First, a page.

back arrow
All Blogs
Apple’s Mail Privacy Protection

Apple’s Mail Privacy Protection- The Impact On Email And How Email Marketers Should Adapt

Learn how Apple's privacy initiatives are affecting email campaign reports and what marketers should keep in mind...

In recent years, privacy concerns have taken center stage in the digital landscape. Companies like Apple have been implementing stringent privacy measures to protect user data, resulting in significant changes for marketers. One area where these changes are being keenly felt is in email campaign reports. In iOS 15 and macOS Monterey, Apple introduced Mail Privacy Protection (MPP). This feature hides users’ IP addresses and prevents senders from knowing when an email has been opened. Apple has introduced several privacy features in recent years to enhance mail privacy protection for its users. These privacy measures by Apple aim to give users more control over their data and protect their privacy. However, they can pose challenges for email marketers, as tracking capabilities and personalized targeting may be limited. This blog post explores how Apple’s privacy initiatives are affecting email campaign reports and what marketers should keep in mind.

What is Apple’s Mail Privacy Protection?

Mail Privacy Protection works by hiding your IP address, so that the senders cannot link it to your other online activity or determine your location. This prevents senders from seeing if and when you’ve opened their email. This feature has been introduced in iOS 15 and macOS Monterey by Apple.

This feature would affect any email opened from the Apple Mail app on any device regardless of  which email service is used. However, it doesn’t affect other email apps used on Apple devices like the Gmail app on an iPhone. 

How does Apple’s Mail Privacy Protection Work?

When someone first opens up the Apple Mail app, they would receive a message asking them to either “Protect Mail activity” or “Don’t protect Mail activity” (neither are pre-selected).

This feature is not selected by default. Users would need to make an active choice. (Except, if you happen to not have Apple Mail as your default email client, Mail Privacy Protection will be turned on by default in your settings before you ever launch the Mail app.) The choice you make is then automatically synced to all devices associated with the same Apple ID.

The Process:

Apple would firstly route emails through a proxy server to pre-load message content including tracking pixels before it would serve to readers. Even if readers don’t actually open those emails.

Initially when  the subscriber’s Apple Mail app starts up, it would trigger a download of the email to their device from their email host (e.g., Yahoo or Google). At intervals (could be immediately or could be a couple days later), Apple would download all of the images in the email, creating a copy of the images to a new location on the Apple Privacy Cache. This download is triggered by a proxy server with an IP address assigned to the general region of the subscriber, masking their specific geolocation. This caching process requires Apple to request the images from the email service provider (ESP) which would also include the open tracking pixel which makes the ESP think the email has been opened. However, in reality, it’s still sitting unread in the user’s inbox.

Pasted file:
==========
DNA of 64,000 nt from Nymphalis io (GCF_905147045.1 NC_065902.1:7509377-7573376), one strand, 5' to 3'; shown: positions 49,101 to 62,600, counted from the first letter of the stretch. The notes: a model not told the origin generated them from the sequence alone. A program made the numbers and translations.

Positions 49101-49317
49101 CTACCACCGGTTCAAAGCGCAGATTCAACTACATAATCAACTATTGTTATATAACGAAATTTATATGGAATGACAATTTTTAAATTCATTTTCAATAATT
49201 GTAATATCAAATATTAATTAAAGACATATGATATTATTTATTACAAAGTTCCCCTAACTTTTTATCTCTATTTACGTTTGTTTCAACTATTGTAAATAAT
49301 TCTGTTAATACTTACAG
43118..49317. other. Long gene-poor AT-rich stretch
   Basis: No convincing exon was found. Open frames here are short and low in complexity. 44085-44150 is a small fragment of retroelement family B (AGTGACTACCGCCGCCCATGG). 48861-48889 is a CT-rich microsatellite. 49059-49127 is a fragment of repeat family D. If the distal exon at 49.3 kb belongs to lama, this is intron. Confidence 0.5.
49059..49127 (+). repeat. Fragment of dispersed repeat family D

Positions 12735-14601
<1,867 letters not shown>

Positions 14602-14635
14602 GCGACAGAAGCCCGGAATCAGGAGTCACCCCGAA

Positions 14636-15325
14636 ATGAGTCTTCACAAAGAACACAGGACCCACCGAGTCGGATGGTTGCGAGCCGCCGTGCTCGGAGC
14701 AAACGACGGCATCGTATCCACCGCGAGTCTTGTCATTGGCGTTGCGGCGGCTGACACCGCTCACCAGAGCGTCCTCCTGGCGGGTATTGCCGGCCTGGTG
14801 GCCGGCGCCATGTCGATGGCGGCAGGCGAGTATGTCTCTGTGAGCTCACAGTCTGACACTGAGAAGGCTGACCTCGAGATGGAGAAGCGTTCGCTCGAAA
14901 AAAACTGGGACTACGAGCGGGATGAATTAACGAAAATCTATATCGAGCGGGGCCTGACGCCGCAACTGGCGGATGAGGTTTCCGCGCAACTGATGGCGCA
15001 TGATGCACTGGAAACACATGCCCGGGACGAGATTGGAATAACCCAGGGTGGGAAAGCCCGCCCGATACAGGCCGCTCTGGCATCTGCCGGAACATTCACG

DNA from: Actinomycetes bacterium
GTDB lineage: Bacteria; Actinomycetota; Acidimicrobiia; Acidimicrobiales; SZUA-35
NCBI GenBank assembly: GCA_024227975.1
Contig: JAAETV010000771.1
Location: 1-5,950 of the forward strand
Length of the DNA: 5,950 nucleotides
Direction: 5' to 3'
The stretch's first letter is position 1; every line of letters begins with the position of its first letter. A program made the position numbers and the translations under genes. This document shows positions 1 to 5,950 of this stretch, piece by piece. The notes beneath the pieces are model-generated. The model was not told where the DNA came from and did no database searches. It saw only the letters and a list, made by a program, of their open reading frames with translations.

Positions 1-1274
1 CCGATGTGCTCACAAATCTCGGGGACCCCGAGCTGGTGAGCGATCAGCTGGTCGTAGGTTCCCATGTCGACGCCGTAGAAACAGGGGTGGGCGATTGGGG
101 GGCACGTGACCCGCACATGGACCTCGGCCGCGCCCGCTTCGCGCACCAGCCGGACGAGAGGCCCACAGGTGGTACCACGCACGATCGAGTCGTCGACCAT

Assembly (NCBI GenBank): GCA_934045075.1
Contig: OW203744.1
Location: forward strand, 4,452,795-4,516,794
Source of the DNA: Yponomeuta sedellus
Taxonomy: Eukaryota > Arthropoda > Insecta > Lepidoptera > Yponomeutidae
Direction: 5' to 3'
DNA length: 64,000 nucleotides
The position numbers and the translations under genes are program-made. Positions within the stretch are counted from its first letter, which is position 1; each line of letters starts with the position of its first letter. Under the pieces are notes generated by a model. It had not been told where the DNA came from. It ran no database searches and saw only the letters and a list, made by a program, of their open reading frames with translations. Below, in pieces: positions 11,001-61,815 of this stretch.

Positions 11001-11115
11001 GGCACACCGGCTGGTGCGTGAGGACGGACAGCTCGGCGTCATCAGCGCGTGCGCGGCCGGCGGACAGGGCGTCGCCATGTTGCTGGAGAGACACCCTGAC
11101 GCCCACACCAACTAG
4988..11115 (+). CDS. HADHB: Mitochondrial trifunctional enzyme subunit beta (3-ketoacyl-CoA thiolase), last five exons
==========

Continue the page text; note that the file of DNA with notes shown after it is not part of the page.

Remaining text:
Later if the email is actually opened by the subscriber, it would trigger a request to download and display the email’s images, but instead of coming from the sender’s web host or ESP server, they would be coming from the Apple Cache. So this would hamper in seeing the real opens. This would create issues with identifying who opens, when and where through Apple Mail.

MPP also impacts engagement data gathered from recipients who have configured their email account within the Apple Mail app on any of their devices and enabled MPP. However this isn’t limited to Apple Mail. If a user connects to the Apple Mail app, Gmail or Yahoo! Mail mailboxes could generate false opens if the user has enabled MPP.

How has MPP affected email marketing?

Recipients nowadays are becoming more conscious of their privacy. With the increase in the number of data breaches and privacy scandals, consumers are becoming highly conscious of sharing their personal information. This trend is reinforced by privacy features that are specifically designed to protect consumers. Consumers may not be willing to provide personal information or opt-in to marketing emails if they believe their data will be misused or sold. This could lead to a lower conversion rate and a decrease in overall engagement.

Email marketers are facing tremendous issues.

1. Open rate metrics: Open rate metrics have become less reliable for email lists with subscribers using Apple Mail. Because Apple Mail returns an open when it pre-loads email content, open rates appear to be falsely increased. 

2. Audience Segmentation: Audience segmentation or targeting based on the last open date are less relevant, creating issues to target the unengaged subscribers. Also when IP addresses are used for targeting, such as abandoned cart emails or emails targeted at specific locations, it won’t work well anymore. IP addresses of Apple mail users are masked so they can’t be linked to their location or online activity. 

3. Automation flows: Automated flows and journeys that rely on triggers related to someone opening an email have become less reliable and need to be re-engineered. This affects campaigns such as lead-nurturing, auto resend, and re-engagement.

4. A/B testing: A/B testing criteria which uses opens to determine the winner or to automatically send out the winner won’t work correctly. The chances are high that the test might receive a large number of unconfirmed opens, which will skew the results.